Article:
But the manufacturers love it....the more folks they can persuade to sell-out to the clipping-fields where the learning curve is fast, the rules are slack and the satisfaction is cheap....then the more $$$$ comes your way, a few ($$$) of which can be sent to such organizations as Leave No Trace as a conscience-soothing testament to their "green" aspirations while they promote climbing for the masses on closely-spaced artificial safety-trails. Yee-ha!!!

 

WWGD?

rebuffat.gif

 

 

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...and went climbing in no small part to escape the mindless suburban horde; in our wildest dreams it never would have occured to us to invite them all climbing, or to create vertical environments where bimbos can be entertained. We liked it very much that the hordes didn't climb.

 

There's an expansive industry that feeds it all. The gyms serve as nurseries for the dumbed-down version of "climbing" known as "sport"...large numbers of shoes, harnesses and belay devices are required and sold....and from there, many are introduced to the "rock", where they can apply their SPECIAL NEW SKILLS with the addition of a new rope and a fistfull of quickdraws.

(How many are taught ethics in the process??? Probably few if any. How many of them realize that there is a controversy surrounding bolts? Probably few if any.)

But the manufacturers love it....the more folks they can persuade to sell-out to the clipping-fields where the learning curve is fast, the rules are slack and the satisfaction is cheap....then the more $$$$ comes your way, a few ($$$) of which can be sent to such organizations as Leave No Trace as a conscience-soothing testament to their "green" aspirations while they promote climbing for the masses on closely-spaced artificial safety-trails. Yee-ha!!!

 

WWGD?

rebuffat.gif

 

you're a dumbshit...BD and Metolius make waaaaaay more $$$ on trad gear than quickdraws...well, there goes that argument...

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I think Don has something with that. Gyms and gear shops make money by bringing in customers. However, why he can make a trail to the base of his climb as he stomps on the vegetation and kill all the lichen up a cliff with his passage and smugly think that his is a valid form of ascent but what others do in clipping bolts is not valid climbing is what many of us disagree with.

 

They both are climbing.

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The question is what can you and what should you do about it? About all you can do is educate people on ethics. You can go on and on here on cc.com, but most of those sport climbers don't read this stuff. Most are unlikely to take kindly to the "message" as it seem pretty darn unfriendly.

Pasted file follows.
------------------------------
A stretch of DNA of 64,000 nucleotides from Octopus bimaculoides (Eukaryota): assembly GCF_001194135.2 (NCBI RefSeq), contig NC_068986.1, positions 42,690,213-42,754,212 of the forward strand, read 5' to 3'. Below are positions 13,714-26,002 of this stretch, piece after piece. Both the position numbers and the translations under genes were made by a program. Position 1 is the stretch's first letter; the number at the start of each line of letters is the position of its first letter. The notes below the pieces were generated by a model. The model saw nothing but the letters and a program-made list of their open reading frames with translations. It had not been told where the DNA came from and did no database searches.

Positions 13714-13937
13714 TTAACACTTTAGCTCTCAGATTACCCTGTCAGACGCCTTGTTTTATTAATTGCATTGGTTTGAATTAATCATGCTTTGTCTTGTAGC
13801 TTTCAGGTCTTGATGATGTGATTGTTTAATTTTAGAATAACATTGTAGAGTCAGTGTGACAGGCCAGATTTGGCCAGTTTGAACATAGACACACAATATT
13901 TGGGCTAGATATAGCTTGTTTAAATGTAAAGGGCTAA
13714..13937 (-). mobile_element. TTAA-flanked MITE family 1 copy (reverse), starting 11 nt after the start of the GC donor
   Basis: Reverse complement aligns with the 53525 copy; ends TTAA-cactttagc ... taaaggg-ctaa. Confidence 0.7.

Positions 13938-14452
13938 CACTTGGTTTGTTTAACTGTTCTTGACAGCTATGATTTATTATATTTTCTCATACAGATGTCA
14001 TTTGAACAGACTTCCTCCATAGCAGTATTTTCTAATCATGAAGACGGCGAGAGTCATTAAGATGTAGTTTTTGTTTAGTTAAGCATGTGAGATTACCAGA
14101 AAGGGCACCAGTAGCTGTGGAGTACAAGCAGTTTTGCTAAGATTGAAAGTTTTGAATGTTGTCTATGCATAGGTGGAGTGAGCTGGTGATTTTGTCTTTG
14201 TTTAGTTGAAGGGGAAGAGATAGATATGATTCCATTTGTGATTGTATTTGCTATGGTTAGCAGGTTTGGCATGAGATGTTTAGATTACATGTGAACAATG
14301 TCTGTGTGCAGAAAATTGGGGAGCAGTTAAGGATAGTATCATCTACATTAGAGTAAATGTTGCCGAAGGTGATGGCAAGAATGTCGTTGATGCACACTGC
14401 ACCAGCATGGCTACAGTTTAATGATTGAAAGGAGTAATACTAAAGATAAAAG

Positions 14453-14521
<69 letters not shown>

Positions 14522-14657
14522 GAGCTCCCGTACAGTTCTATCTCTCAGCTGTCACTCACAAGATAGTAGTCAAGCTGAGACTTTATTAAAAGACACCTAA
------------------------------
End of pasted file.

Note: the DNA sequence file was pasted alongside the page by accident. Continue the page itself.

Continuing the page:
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Raindawg citing Leave No Trace is just like countless, fundamentalist nutjobs citing their bibles, korans, etc.

 

The source is flawed and, therefore, irrelevant.

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The Anti-Climbing Gym Movement. Sounds like that one's gonna take off pretty shortly.

 

If this board is any indication, there is no real evidence that climbing gyms have anything to do with bolting ethics. Most of the bolters on this board were drilling long before climbing gyms were invented, which was, after all, pretty recent. Gyms are a completely separate environment...there is not bolting involved at all. They simply simulate the crag for the purpose of training. Nothing wrong with training in my book.

 

Then there's the 'big business' conspiracy thing. Um...would you rather that climbing equipment companies lose money and go out of business? Personally, I'd rather Petzl, BD and other faves stay in business and keep offering good gear at very reasonable prices (buy a ski boat and then come back and tell us our sport is expensive). These companies aren't sounding some ultra-high frequency whistle which turns hordes of Prana clad yuppies into consumption zombies...most people buy the gear because, are you sitting down for this? they like the sport. And the irony of Don's latest round of idiocy? Gym climbing requires the least amount of gear of any aspect of our sport. Finally, outdoor companies make the lion's share of their profit on clothing, much of it sported by non-climbers, not gear. Somewhere, right now, in downtown Seattle, an latte sucking, non-climbing tax attorney is sporting a $400 Arcteryx jacket. The injustice! Go get 'em, Don!

 

Gyms have hugely raised the bar for rock climbing: producing a new generation (with some older fuckers in the mix) of very talented climbers. Not hard to figure out why: climbing 4 times a week probably gets you in better shape than climbing 1.

 

In addition, gyms are green. Drive to the crag, or drive down the street? Even a savant like Don can figure that one out.

 

Gyms are also great resource for kids who often can't travel to crags like older folks. Keeps those kids off drugs...um, sort of.

 

And finally, Fred climbs in a gym. So would Gaston, sweaters and all, I'd wager, had they been available during his time.

 

 

Edited by tvashtarkatena